I told the story from memory of Jesus feeding the 5000 and the little boy who shared his five loaves of bread and two fish with Jesus. Meanwhile, J’s face was still buried in GiGi’s shoulder. He never looked up. He’s not disturbing anyone, but neither would anyone have thought that he was paying any attention to what we were saying.
We kept exploring the meaning of the story with the adults making various points about Jesus being sufficient for our needs, being able to multiply our resources, and providing for us. Then, as we often do, we read the story again. As we continued to talk, someone said something else about the little boy. J’s face came up off of GiGi’s shoulder. He looked at her and said something that I didn’t quite understand, but it was clearly about the little boy and Jesus and sharing lunch.
Affirming J’s participation, I said, “J, that little boy did share his lunch with Jesus. Would you share your lunch with Jesus?” And J ducked his head a little, but he didn’t disappear.
With a smile on his face, he said, clear as a bell, “I would share my sandwich with Jesus.”
And there you had it. The call to action from a 5-year-old who learned about Jesus from his family and his church family.
Being the Family
This family was a reminder that church is family. And this family—during a year more traumatic than I can possibly imagine—continued to show up for the Sunday gathering of the church. They came when it must have been 100 times easier to simply stay in bed. They came when they wanted to share everything with us and when they couldn’t find words to share anything. They enriched our lives, and I pray that we enriched theirs.
This is a story with a happy ending. J's hair grew again. He gained more energy and flashed his big smile. Today, he’s happily enjoying playing with the kids at his school. And we thank God for his life and the joy that he brings to all. Not all the children with whom he was undergoing treatment have had the same happy ending. One of J’s best friends in the hospital lost her battle with cancer, and we mourn her loss. Others continue the fight with varying levels of success.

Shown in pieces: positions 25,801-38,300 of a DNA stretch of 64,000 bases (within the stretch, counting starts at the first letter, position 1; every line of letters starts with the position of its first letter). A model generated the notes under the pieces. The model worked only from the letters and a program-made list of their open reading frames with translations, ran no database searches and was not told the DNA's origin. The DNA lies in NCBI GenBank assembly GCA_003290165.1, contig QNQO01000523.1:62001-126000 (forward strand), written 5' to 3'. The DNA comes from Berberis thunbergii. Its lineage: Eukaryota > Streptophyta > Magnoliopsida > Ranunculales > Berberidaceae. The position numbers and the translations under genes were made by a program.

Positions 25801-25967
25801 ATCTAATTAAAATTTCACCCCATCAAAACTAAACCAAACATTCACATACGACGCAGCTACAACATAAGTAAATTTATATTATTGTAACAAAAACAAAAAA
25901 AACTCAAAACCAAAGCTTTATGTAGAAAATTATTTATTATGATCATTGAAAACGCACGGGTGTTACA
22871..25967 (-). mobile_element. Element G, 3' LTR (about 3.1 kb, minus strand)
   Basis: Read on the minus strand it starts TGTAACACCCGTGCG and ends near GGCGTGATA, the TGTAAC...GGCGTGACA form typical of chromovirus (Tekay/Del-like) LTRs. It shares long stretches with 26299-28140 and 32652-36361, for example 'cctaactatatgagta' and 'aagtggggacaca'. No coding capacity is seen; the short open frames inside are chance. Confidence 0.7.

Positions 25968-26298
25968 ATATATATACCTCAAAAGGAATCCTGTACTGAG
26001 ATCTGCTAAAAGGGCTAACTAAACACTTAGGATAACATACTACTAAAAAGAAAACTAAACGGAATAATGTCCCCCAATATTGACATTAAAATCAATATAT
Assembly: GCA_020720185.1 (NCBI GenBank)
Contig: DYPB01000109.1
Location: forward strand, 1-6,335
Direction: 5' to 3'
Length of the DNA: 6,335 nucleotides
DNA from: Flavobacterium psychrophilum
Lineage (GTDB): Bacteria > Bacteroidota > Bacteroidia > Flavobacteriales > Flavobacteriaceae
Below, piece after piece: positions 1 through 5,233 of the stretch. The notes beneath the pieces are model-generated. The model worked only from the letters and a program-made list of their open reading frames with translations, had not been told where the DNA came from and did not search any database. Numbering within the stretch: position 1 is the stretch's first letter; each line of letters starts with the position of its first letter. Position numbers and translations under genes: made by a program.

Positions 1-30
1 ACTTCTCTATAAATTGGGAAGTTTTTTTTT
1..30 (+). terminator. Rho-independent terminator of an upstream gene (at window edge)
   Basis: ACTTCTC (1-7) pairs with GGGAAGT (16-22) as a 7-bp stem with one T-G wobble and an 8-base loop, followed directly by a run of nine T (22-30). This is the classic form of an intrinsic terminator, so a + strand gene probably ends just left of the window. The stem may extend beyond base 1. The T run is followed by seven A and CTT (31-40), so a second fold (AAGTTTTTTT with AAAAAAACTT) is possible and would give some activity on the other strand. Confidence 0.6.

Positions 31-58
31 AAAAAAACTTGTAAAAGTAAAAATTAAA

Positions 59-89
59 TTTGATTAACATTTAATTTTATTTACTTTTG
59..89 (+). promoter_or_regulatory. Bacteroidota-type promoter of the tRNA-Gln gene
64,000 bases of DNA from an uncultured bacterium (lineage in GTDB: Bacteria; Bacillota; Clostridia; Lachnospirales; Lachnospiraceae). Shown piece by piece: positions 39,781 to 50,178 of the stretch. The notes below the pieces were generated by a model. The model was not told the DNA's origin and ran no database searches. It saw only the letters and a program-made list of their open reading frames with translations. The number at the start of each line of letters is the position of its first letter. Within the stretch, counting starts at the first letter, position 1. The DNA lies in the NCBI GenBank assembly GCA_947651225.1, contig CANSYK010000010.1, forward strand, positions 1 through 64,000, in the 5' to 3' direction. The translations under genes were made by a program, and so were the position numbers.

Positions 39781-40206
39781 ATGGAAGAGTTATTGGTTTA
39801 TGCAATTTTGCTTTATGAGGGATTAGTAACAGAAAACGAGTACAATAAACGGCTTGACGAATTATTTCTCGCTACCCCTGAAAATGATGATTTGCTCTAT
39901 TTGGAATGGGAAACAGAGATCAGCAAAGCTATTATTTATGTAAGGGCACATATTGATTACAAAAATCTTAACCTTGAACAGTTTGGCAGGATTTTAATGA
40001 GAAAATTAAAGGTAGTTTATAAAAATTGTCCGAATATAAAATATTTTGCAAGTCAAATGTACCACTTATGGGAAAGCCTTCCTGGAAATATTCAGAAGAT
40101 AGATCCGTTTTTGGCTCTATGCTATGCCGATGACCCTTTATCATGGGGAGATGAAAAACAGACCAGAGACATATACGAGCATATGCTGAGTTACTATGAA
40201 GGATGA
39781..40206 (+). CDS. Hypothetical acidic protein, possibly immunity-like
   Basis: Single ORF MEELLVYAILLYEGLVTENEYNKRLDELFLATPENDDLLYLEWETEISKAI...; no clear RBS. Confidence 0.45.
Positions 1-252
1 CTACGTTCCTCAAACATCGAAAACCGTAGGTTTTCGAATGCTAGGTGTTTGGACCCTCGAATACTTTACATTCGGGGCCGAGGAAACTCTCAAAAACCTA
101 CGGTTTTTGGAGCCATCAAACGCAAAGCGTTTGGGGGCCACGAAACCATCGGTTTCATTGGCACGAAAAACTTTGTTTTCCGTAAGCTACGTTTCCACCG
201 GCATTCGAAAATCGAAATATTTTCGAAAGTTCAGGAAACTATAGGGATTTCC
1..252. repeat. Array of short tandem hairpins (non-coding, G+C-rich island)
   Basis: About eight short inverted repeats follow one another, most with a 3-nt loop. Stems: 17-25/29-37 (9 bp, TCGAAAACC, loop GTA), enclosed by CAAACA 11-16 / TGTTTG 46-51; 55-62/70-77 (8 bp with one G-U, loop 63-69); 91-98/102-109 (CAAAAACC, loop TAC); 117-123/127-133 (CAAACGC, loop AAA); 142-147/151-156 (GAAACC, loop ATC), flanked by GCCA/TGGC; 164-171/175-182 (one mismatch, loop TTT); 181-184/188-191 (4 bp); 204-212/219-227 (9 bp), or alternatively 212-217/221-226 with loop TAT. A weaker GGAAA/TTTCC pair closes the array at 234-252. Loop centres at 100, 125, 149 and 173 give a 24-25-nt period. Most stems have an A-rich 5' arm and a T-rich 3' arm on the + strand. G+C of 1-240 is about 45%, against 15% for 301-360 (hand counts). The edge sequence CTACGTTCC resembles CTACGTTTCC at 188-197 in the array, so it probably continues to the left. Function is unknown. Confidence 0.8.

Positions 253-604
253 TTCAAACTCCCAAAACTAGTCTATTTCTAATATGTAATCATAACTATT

Remember to pray for all the families in your church whose children have life-threatening illnesses. At times, their stress is so great that they can’t find words to express their needs. When you ask them, “What can I do?” they often don’t know how to answer.
Your job is to stand ready. Be ready to practice the ministry of "Presence and Prayer." Be present. Pray for them. Listen. Don’t offer opinion or suggestions. Don’t critique their doctors, their treatment plan, or their choices. Find ways to support them, to encourage them, to be with them. Take food. Do the laundry. Pick up the dog from the groomer’s.
Share the crises, the pain, the small successes, and the fears with them. Weep when they weep. Rejoice when they rejoice. Practice the ministry of Presence and Prayer. Be willing to share your metaphorical sandwich with them, and watch how Jesus meets their need.
Dian Kidd is UBA's Associate Director and has served UBA for almost 30 years. She guides the day-to-day team actions as team leader for UBA's consultant team and oversees daily implementation of data management, communications, strategy and inner-office workings.